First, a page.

Get ready for more Alex Rodriguez benchings

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The Yankees decided it wasn’t in their best interests to play Alex Rodriguez against Jason Hammel in Friday’s Game 5. So why on earth would he start against any of the right-handers the Tigers will throw in the ALCS?

Here’s how he’s performed against Detroit’s rotation:

Doug Fister: 1-for-5, 1 BB, 1 K
Max Scherzer: 1-for-10, 1 BB, 4 K
Justin Verlander: 8-for-24, 3 HR, 4 BB, 3 K
Anibal Sanchez: 0-for-3

Rodriguez sat today even though he was 8-for-22 with four homers against Hammel. It was a more favorable matchup than any of the four that are coming up for him. The interesting thing is that Rodriguez has excelled against Verlander, particularly this year. He was 4-for-6 with two homers in two games against the Tigers ace in 2012. Still, it’s hard to see the A-Rod of the last few days getting around on Verlander’s heat.

All that said, he’s still Alex Rodriguez, the active major league leader in homers and RBI. I’d actually be in favor of playing him against Fister in Game 1. If he has some good at-bats, stick with him. If he doesn’t, pack him in mothballs. It’s not fair that the rest of A-Rod’s postseason should come down to his performance in one game, but this isn’t about being fair; it’s about winning.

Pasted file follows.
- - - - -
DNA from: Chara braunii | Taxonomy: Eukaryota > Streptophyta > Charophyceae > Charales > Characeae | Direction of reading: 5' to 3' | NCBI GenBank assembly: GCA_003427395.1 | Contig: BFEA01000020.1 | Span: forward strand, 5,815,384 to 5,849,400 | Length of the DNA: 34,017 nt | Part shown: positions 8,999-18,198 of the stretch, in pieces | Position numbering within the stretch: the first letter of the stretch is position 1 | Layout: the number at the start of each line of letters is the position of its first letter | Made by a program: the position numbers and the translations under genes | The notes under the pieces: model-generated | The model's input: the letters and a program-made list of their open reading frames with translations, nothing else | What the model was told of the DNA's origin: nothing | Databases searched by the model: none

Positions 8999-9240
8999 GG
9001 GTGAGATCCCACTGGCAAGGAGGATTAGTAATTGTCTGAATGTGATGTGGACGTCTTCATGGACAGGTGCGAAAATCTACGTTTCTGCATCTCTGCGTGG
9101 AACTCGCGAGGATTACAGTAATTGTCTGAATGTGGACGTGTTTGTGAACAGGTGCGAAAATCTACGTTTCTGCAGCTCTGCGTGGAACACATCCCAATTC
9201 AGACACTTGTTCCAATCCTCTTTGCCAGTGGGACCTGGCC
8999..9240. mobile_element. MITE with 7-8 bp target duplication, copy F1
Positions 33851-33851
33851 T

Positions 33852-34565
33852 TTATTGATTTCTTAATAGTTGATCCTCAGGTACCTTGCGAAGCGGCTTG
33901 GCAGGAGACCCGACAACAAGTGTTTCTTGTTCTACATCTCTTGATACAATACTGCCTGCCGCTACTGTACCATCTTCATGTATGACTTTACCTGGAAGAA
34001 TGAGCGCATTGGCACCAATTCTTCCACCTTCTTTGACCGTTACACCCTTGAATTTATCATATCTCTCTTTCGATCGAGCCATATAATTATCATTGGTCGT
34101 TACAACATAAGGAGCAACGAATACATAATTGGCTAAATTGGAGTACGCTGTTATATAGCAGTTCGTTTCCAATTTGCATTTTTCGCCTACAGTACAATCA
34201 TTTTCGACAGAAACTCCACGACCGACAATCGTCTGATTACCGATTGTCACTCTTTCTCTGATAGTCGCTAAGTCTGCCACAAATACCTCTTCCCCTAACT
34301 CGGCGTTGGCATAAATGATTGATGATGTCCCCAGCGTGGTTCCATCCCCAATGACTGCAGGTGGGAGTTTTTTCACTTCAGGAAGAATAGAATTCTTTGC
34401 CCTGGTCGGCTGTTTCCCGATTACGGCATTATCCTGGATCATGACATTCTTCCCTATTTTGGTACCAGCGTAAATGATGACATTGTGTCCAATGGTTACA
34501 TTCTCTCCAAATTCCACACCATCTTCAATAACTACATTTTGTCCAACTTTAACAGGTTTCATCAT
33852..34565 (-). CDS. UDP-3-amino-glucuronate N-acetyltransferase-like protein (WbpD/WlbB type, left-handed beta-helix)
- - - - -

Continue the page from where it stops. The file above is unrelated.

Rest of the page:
Video: Ramon Torres hits little league home run in first at-bat of season

Jayne Kamin-Oncea/Getty Images
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The Royals recalled infielder Ramon Torres from Triple-A Omaha on Saturday. He didn’t get into a game until starting Thursday night’s game against the Rangers, batting ninth.

In the top of the second inning, facing Austin Bibens-Dirkx, Torres laced a single up the middle. Center fielder Delino DeShields charged in on it, attempting to keep Ryan Goins at second base, but the ball went right past his glove, through his legs, and nearly trickled all the way to the warning track. Goins scored easily and Torres was waved home, too. He managed to narrowly beat the throw, touching home plate with his left hand on a head-first slide.

The play was officially scored a single and a three-base error. Torres wasn’t credited with an RBI on the play. But at least the Royals got two runs out of it.